Blockchain IS Changing Everyday Life

How many of you believe, like me, that Blockchain IS changing everyday life? Alright, perhaps you think it’s too soon to make such a bold statement.  Well, as the 2nd half of 2018 rolls on, we have some compelling evidence that this is true. In this article I will briefly share three examples that may inspire you.

Reducing Food-borne illnesses 

Has this ever happened to you? You are rushing through LaGuardia Airport trying to make a flight. You are hungry and grab a sandwich before hoping on the plane.  It’s an hour into the flight and… you are not feeling so well. Have you ever gotten sick after eating bad food?  In 2006, in a nationwide outbreak of E coli was linked to bagged spinach. It took regulators two weeks to conduct the trace back and determine the exact source of the outbreak. During the two weeks many people got sick and one person died.  Tons of good spinach was wrongfully wasted because we couldn’t tell the good from the bad.

IBM Food Trust Network consists of several major food companies, including Walmart, Unilever, and Nestle. This network enables supply chain visibility across these members (and their ecosystem) to quickly pinpoint the sources of contamination. The network is already showing results which reduce the impact of food recalls and limit the number of people who get sick or die from food-borne illnesses.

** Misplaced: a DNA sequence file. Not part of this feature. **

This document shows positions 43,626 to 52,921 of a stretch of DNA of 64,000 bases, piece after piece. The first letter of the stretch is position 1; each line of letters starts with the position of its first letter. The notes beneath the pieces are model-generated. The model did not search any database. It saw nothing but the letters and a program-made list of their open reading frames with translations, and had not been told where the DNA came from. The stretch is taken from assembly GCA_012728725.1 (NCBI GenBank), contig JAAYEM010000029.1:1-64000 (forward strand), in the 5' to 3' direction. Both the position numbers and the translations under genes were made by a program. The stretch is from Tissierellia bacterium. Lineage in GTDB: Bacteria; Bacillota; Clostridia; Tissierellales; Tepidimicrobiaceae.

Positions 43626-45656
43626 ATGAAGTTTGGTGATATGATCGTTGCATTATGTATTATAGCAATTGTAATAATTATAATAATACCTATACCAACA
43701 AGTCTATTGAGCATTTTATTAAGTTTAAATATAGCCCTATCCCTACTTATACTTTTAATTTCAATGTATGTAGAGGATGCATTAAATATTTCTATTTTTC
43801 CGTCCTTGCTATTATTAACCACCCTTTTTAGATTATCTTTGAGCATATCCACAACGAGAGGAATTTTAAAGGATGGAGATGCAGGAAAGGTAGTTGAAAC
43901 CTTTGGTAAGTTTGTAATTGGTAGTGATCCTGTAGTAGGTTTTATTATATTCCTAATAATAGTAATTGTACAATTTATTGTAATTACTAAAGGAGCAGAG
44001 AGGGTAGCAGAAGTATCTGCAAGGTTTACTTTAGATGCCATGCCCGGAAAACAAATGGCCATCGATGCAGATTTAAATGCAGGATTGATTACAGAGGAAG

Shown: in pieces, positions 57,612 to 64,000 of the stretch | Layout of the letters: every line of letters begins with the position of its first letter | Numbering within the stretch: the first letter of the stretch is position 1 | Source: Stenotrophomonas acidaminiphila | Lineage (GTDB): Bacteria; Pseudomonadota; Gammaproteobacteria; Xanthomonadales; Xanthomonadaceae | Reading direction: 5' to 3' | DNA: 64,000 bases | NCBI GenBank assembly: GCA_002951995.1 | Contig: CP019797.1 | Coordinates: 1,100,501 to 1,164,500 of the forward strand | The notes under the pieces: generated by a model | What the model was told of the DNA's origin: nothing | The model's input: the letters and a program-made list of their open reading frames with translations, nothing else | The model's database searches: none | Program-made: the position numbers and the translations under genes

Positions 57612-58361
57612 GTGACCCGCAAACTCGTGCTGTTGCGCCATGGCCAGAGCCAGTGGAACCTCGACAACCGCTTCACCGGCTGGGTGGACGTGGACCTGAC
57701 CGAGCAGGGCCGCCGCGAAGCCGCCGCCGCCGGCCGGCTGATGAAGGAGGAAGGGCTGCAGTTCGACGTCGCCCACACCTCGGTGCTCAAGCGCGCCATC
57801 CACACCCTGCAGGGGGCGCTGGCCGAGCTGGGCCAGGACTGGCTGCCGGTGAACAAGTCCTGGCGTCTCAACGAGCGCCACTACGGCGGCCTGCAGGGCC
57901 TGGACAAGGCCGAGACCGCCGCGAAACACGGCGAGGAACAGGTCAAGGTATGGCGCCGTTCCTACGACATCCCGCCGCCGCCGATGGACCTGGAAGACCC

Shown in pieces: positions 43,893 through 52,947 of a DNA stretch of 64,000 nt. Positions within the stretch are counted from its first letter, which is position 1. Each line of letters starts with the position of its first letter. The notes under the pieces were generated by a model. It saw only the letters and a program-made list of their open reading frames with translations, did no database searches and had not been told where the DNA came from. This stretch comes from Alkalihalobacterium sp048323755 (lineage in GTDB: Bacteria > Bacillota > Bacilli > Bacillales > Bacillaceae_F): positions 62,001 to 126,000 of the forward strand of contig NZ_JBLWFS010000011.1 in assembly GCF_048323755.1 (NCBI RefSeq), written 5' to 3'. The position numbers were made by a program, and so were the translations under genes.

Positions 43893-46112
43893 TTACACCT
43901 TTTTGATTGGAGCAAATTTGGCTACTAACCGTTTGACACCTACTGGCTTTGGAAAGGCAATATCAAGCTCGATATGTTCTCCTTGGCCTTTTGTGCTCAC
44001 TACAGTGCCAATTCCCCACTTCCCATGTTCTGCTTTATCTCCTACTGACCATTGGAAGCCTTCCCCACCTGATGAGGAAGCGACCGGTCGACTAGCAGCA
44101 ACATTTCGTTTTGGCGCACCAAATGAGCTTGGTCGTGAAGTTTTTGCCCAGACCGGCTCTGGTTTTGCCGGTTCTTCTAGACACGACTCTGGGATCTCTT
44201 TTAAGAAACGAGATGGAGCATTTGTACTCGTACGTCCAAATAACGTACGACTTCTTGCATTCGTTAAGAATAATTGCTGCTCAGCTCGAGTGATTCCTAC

With Blockchain, network members can track provenance of ingredients as they travel farm to fork. Recently, Walmart did an experiment which traced the origin of sliced mangos from a Walmart stores back to the farm. They showed a radical improvement from the ~7 days it took to conduct the trace-back using traditional methods down to 2.2 seconds by using an enterprise Blockchain platform.  Frank Yiannas from Walmart says“that’s food traceability at the speed of thought with Blockchain” and I think you will agree that’s an inspiring example of Blockchain changing everyday life.

Eliminating Big Data breaches

Has this ever happened to you? You are renting an apartment. The real estate company seemingly asks you to share information about every aspect of your life; where you live, your mother’s maiden name, social security number, place of employment and a credit statement from your bank. You repeat this process when you sign up for a new smart phone and visit the doctors for a checkup.  I don’t know about you, but my digital life is a mess! I have bits and pieces of information including user-ids and passwords, scattered all over the “inter-web”. And then it happens. You get a notice from a major service provider that your data has been breached! …Pretty scary …and very frustrating. An estimated 15.4 millionconsumers were hit with some kind of ID theft in 2016, according to a Javelin Strategy & Research 2017 Identity Fraud Study.

The days of big data breaches are numbered with the emergence of the Verified.Me network created by SecureKey. Today the Canadian network is live and hosted by the major banks of Canada.  With the smartphone app, you can finally take control of your digital identity attributes.  The app provides a simple experience for signing up for (and signing onto) internet-based services. Acting as a digital rights management system for your identity, the app allows you to give permission to the real estate company to electronically ask the questions required to rent an apartment.  You similarly give permission to trusted institutions (e.g., your Banks, State/Province Motor Vehicle Department, Employer) to answer the real estate application questions.